onychomycosis), groin (tinea cruris), dry body skin (tinea corporis), and
infection of the oral or vaginal mucosa. Some of the common organisms
involved, eg, Trychophyton rubrum, can be found growing as an indoor mold.
Others, such as Microsprum canis and T. mentagrophytes can be found on
indoor pets (eg, dogs, cats, rabbits, and guinea pigs). As a common
commensal on human mucosal surfaces, C. albicans can be cultured from more
than half of the population that has no evidence of active infection. C.
albicans infections are particularly common when the normally resident
microbial flora at a mucosal site are removed by antibiotic use. Local
factors such as moisture in shoes or boots and in body creases and loss of
epithelial integrity are important in development of superficial fungal
Pityriasis (Tinea) versicolor is a chronic asymptomatic infection of the
most superficial layers of the skin due to Pityriasis ovale (also known as
P. orbiculare and Malassesia furfur) manifest by patches of skin with
variable pigmentation. This is not a contagious condition and thus is
unrelated to exposures, but represents the overgrowth of normal cutaneous
fungal flora under favorable conditions.
Only individuals with the most severe forms of immunocompromise need be
concerned about the potential for opportunistic fungal infections. These
individuals should be advised to avoid recognizable fungal reservoirs
including, but not limited, to indoor environments where there is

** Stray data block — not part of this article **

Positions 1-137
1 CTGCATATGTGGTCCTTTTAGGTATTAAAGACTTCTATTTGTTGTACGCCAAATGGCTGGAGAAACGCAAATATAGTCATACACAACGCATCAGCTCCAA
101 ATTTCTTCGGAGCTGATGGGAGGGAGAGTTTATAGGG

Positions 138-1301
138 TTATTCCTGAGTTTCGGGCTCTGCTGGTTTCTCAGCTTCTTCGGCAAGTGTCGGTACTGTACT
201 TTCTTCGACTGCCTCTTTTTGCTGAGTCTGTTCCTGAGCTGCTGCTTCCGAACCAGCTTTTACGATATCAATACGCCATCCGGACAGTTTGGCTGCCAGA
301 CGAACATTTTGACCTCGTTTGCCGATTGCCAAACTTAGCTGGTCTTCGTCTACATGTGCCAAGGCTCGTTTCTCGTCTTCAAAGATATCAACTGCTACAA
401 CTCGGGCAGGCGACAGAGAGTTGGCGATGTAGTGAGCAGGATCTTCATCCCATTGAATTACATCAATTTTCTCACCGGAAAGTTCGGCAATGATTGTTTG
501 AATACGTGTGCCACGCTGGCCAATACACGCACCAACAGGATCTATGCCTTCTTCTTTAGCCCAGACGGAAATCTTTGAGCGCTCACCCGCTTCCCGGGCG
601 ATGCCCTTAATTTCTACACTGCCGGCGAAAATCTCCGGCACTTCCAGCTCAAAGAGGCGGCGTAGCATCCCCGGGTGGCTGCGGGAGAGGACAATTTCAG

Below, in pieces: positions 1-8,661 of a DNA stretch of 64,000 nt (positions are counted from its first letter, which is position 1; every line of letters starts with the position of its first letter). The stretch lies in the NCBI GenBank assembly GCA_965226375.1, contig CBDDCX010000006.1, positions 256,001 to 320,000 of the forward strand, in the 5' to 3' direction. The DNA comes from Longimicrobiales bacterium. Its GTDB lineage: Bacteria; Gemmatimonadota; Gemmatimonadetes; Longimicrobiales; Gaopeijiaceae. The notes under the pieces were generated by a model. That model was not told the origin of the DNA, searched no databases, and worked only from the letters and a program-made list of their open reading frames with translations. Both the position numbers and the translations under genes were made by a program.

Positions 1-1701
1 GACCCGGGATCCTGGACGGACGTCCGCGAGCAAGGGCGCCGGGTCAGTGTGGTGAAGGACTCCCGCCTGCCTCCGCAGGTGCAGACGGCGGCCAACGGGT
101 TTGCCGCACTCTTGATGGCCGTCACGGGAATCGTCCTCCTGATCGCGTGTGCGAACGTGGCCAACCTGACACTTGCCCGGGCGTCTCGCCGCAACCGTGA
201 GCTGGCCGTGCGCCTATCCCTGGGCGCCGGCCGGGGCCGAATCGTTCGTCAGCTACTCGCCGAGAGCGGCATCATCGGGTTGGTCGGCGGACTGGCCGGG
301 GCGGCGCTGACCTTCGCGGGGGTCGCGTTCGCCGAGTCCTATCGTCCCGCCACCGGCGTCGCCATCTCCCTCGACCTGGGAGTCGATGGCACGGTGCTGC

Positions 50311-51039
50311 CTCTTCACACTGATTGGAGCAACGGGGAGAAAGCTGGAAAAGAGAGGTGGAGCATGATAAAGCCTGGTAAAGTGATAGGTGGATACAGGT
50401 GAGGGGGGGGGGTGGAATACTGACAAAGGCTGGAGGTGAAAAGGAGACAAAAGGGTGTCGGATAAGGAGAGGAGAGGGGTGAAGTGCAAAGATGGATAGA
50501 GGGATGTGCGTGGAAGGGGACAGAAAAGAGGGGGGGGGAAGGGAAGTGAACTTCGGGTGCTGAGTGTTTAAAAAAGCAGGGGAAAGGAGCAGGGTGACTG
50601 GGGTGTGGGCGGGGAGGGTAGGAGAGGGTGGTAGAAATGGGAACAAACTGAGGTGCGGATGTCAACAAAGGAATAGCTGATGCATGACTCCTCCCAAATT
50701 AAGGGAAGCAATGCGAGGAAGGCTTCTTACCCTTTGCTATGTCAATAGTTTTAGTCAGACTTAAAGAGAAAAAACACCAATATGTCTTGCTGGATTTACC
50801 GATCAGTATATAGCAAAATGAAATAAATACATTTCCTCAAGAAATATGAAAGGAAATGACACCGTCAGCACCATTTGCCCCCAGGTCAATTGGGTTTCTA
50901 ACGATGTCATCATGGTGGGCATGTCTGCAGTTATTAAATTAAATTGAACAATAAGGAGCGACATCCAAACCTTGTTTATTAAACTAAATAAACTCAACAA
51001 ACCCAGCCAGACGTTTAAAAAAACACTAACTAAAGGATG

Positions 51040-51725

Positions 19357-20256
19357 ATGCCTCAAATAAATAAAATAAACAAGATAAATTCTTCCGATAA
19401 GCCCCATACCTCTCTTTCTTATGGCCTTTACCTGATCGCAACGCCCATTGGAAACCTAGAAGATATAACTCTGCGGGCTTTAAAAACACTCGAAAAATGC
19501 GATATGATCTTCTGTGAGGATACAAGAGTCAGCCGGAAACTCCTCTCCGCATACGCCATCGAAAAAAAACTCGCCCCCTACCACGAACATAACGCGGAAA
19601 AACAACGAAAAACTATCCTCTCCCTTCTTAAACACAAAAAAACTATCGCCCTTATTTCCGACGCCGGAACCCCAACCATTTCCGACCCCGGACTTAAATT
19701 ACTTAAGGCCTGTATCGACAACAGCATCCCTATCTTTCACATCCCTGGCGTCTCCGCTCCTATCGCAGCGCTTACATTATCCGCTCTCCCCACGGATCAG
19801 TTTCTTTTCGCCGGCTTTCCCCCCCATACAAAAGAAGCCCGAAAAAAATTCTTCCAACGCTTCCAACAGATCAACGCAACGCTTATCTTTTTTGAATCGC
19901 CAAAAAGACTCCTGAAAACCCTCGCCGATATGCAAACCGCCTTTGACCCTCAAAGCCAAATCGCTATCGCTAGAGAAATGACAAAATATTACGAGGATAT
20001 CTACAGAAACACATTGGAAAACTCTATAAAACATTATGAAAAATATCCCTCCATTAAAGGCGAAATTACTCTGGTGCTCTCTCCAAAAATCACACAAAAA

uncontrolled mold growth. Outdoor areas contaminated by specific materials
such as pigeon droppings should be avoided as well as nearby indoor
locations where those sources may contaminate the intake air.
Individuals with M. canis and T. mentagrophytes infections should have their
pets checked by a veterinarian. No other recommendations are warranted
relative to home, school, or office exposures in patients with superficial
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Mycotoxins are “secondary metabolites” of fungi, which is to say mycotoxins
are not required for the growth and survival of the fungal species
(“toxigenic species”) that are capable of producing them. The amount (if
any) and type of mycotoxin produced is dependent on a complex and poorly
understood interaction of factors that probably include nutrition, growth
substrate, moisture, temperature, maturity of the fungal colony, and
competition from other microorganisms.26-30 Additionally, even under the
same conditions of growth, the profile and quantity of mycotoxins produced
by toxigenic species can vary widely from one isolate to another.31-34 Thus,
it does not necessarily follow from the mere presence of a toxigenic species